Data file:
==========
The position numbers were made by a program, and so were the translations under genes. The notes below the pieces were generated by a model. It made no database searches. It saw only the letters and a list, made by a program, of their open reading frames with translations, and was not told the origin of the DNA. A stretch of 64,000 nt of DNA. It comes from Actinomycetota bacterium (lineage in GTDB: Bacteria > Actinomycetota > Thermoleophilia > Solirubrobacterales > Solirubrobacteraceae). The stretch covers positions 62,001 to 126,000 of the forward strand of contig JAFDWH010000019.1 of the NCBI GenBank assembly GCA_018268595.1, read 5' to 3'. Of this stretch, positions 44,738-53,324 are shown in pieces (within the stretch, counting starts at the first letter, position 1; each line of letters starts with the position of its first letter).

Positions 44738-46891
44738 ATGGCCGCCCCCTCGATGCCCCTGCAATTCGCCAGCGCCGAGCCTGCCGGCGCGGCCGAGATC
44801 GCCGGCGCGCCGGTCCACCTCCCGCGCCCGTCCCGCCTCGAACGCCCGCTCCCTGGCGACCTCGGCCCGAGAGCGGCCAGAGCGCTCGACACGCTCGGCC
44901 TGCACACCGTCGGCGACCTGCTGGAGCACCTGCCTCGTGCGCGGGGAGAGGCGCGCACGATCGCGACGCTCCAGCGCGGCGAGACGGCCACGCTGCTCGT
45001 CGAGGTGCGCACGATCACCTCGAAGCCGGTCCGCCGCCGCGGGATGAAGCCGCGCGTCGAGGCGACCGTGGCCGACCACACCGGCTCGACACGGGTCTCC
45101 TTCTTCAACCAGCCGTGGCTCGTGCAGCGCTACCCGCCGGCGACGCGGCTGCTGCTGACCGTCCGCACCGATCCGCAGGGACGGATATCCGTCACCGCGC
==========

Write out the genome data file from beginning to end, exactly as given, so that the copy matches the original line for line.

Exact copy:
The position numbers were made by a program, and so were the translations under genes. The notes below the pieces were generated by a model. It made no database searches. It saw only the letters and a list, made by a program, of their open reading frames with translations, and was not told the origin of the DNA. A stretch of 64,000 nt of DNA. It comes from Actinomycetota bacterium (lineage in GTDB: Bacteria > Actinomycetota > Thermoleophilia > Solirubrobacterales > Solirubrobacteraceae). The stretch covers positions 62,001 to 126,000 of the forward strand of contig JAFDWH010000019.1 of the NCBI GenBank assembly GCA_018268595.1, read 5' to 3'. Of this stretch, positions 44,738-53,324 are shown in pieces (within the stretch, counting starts at the first letter, position 1; each line of letters starts with the position of its first letter).

Positions 44738-46891
44738 ATGGCCGCCCCCTCGATGCCCCTGCAATTCGCCAGCGCCGAGCCTGCCGGCGCGGCCGAGATC
44801 GCCGGCGCGCCGGTCCACCTCCCGCGCCCGTCCCGCCTCGAACGCCCGCTCCCTGGCGACCTCGGCCCGAGAGCGGCCAGAGCGCTCGACACGCTCGGCC
44901 TGCACACCGTCGGCGACCTGCTGGAGCACCTGCCTCGTGCGCGGGGAGAGGCGCGCACGATCGCGACGCTCCAGCGCGGCGAGACGGCCACGCTGCTCGT
45001 CGAGGTGCGCACGATCACCTCGAAGCCGGTCCGCCGCCGCGGGATGAAGCCGCGCGTCGAGGCGACCGTGGCCGACCACACCGGCTCGACACGGGTCTCC
45101 TTCTTCAACCAGCCGTGGCTCGTGCAGCGCTACCCGCCGGCGACGCGGCTGCTGCTGACCGTCCGCACCGATCCGCAGGGACGGATATCCGTCACCGCGC